The scientific relationship between music and math is undeniable. Every note you hear is an exact ratio of every other note you hear, and rhythm, regardless of the style, is merely math expressed as carefully measured units of time.
The reason we selected numbers as the basis of our teaching system, and not notes, letters, colors, or animals, is that numbers are found within every musical construction. And they are instinctive to kids.
The distance between the notes C and G ( 1 and 5 in Piano By Number) for example, is also called a “fifth.” Piano By Number thus follows exactly the classical intervals (the distances between the notes.) All the theory in Piano By Number is directly derived from classical music theory.
Children dance instinstively, and playing the piano is no more than a very complex dance played with your fingers. Rhythm and counting are the very basis of their leisure activities.
Kids count their cookies, their toys, their french fries. Numbers are an integral part of their lives.
When a child is started at the piano happily, it can be a very good force in their lives, and a good source of easily acquired self-esteem. The reason for this, with Piano By Number, is that numbers are second nature to a child.
The mathematical contruction of the piano keyboard is in itself a miracle, and easily understood by a child. The black keys are in groups of twos and threes: that’s math to a six year old.
Plus the piano keyboard is laid out as an analog instrument: every note has a single, unique key that is the trigger. 88 notes, 88 buttons (keys.)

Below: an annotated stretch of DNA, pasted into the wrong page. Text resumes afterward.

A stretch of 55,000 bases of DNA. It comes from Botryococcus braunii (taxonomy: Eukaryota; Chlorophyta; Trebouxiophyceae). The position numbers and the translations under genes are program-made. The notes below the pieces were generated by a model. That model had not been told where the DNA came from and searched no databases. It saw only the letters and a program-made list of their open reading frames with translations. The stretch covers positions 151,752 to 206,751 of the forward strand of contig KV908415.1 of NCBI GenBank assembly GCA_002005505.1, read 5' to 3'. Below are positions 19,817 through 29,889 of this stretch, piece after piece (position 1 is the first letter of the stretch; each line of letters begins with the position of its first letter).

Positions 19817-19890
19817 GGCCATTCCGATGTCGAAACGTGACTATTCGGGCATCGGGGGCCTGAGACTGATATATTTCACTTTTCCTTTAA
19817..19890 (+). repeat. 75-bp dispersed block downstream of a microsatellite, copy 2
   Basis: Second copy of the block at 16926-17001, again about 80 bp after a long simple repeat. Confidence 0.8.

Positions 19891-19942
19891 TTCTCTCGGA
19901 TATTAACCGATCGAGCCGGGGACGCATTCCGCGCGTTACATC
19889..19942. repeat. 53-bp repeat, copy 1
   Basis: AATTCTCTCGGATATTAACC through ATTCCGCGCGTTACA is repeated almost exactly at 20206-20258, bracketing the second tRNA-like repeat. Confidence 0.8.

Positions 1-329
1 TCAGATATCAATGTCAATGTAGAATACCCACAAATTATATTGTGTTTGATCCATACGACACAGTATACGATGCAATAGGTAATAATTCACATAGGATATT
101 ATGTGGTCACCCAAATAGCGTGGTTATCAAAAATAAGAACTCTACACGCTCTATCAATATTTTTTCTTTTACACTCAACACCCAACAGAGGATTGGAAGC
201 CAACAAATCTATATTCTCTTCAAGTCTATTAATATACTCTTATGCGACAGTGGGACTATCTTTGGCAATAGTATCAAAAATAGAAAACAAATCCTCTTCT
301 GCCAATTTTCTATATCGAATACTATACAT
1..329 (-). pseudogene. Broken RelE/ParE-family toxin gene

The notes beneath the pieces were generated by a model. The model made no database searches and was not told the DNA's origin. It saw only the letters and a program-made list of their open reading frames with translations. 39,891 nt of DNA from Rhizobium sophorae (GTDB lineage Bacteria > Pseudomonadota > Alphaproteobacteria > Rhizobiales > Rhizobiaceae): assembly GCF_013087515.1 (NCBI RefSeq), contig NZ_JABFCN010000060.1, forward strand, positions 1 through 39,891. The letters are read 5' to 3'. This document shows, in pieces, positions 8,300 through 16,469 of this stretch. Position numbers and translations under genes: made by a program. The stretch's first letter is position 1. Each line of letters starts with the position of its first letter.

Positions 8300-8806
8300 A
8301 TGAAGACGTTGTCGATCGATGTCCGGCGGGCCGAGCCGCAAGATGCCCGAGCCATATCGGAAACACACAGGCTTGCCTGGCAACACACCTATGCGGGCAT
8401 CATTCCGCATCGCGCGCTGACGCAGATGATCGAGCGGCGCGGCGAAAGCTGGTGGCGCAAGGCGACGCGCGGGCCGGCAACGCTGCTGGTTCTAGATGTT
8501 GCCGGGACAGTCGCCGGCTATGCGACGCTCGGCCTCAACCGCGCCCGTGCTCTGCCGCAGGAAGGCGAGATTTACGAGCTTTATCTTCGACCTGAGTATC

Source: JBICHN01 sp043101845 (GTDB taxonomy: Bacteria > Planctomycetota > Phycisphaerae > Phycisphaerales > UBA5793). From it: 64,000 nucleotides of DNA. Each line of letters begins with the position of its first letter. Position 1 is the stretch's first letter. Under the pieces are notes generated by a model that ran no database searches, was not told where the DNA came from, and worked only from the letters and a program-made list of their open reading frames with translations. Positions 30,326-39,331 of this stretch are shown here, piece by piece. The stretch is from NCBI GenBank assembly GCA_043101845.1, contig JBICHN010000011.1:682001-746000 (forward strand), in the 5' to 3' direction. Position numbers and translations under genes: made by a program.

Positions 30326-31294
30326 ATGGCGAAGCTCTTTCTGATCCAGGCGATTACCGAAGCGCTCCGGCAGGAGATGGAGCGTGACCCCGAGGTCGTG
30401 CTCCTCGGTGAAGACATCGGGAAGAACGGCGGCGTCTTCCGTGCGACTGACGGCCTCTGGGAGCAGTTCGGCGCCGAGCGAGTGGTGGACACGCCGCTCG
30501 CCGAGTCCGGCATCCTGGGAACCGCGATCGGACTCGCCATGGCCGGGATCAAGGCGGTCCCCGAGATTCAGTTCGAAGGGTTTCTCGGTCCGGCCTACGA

In contrast, the violin, or trumpet, requires that all the notes be created from essentially three or four buttons: the child must memorize the combinations.
But at the piano, all you need is an index finger, and you can play any song you like. Especially if you’re six.
Next, the mathematical basis of the keyboard reinforces basic physical concepts. It easy to see that “up” is to the right when you see the numbers 1-12 on the keys. This may be helpful to a child unsure of which is left and which is right, or unclear whether 10 is higher than 8.
Piano fingering is another area in which math is essential. The fingers are numbered 1-5. The child is forced to associate the numbers with the fingers, or they are crippled at the piano.
Piano study also leads to an introduction of more advanced, even algebraic concepts.
For example, a child sees the chord C, and later sees the symbol Cm.
The child is responsible for knowing that the “m” requires one of the members of the chord to move from the original position.
Thus music begins the process of “interpolation,” where one is asked to infer more information based on what you see.
Kids learn that there are “procedures” that one follows when shown certain symbols.
Music and math part ways for a child, usually when they can play a recognizable tune, like Pop Goes The Weasel. This is an acceptable, fun use of math to a child:
POP GOES THE WEASEL
1 1 |2 2 | 3 5 3 | 1 | 1 1 | 2 4 | 3 1 |
Algebra, of course, is useless to a child.
Copyright 2017 Walden Pond Press